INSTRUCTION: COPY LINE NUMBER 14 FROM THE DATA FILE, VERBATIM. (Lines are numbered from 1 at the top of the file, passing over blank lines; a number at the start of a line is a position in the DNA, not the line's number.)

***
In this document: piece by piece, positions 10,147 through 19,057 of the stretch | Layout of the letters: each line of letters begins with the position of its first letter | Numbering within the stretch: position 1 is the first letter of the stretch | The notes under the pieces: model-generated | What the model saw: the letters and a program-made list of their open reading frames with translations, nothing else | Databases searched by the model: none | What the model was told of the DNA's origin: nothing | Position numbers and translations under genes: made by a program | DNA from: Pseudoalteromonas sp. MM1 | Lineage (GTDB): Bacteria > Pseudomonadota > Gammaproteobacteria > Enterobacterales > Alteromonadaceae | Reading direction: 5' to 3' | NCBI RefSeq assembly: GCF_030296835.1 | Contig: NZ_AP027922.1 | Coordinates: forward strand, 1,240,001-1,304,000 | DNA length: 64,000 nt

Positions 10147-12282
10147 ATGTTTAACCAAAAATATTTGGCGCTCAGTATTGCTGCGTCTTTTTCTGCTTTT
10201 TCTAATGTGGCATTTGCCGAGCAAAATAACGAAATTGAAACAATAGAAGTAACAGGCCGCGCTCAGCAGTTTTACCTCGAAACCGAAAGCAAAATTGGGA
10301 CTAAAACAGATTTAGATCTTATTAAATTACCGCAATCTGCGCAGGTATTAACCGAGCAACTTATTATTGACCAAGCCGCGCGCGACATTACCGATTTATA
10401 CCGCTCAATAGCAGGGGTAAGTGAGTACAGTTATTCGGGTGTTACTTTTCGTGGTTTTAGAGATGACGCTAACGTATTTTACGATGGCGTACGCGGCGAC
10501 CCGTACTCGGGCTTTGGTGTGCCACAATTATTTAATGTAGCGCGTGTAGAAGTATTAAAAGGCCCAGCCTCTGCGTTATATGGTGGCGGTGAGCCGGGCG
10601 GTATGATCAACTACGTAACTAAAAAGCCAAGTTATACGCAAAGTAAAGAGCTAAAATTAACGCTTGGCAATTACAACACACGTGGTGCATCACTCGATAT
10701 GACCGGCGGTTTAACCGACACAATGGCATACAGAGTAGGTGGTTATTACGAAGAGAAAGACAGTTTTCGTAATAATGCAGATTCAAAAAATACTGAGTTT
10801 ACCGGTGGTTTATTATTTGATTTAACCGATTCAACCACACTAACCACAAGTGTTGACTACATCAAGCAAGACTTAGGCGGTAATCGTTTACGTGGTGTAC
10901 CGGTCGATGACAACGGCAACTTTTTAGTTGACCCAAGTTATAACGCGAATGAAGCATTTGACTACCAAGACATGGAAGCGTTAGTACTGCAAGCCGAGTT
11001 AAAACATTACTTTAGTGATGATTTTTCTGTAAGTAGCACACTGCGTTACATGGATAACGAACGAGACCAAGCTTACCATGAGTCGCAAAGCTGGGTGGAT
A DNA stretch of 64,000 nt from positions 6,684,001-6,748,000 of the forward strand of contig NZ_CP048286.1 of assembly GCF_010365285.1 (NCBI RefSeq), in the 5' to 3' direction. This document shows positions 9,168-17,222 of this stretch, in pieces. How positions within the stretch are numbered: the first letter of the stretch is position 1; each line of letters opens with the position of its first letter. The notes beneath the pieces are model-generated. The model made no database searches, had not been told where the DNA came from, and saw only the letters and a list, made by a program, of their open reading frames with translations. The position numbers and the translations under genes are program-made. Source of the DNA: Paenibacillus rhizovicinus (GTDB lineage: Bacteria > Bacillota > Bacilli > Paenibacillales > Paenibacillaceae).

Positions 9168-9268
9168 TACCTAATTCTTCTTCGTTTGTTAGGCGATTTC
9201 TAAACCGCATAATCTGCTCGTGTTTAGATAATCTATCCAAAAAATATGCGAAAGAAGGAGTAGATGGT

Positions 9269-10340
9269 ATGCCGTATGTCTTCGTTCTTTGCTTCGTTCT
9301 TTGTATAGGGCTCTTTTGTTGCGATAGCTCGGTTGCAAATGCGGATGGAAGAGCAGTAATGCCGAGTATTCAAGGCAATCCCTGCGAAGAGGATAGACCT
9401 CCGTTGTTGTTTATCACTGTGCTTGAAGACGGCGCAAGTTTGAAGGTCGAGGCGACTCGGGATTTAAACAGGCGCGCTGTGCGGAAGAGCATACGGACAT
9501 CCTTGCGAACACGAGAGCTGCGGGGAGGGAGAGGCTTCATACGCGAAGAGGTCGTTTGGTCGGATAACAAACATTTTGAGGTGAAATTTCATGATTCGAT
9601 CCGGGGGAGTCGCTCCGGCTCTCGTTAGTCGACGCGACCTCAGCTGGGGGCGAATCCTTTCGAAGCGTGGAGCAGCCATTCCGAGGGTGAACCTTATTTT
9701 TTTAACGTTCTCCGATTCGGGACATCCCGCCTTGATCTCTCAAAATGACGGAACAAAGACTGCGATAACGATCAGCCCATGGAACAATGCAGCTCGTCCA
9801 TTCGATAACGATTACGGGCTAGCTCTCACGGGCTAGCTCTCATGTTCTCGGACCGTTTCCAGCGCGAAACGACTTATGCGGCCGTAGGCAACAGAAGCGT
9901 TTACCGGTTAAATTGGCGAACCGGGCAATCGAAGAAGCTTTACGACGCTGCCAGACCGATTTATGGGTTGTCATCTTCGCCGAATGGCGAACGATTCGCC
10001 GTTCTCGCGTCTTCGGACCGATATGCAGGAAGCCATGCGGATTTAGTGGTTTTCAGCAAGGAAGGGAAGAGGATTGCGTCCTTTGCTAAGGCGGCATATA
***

Positions 9168-9268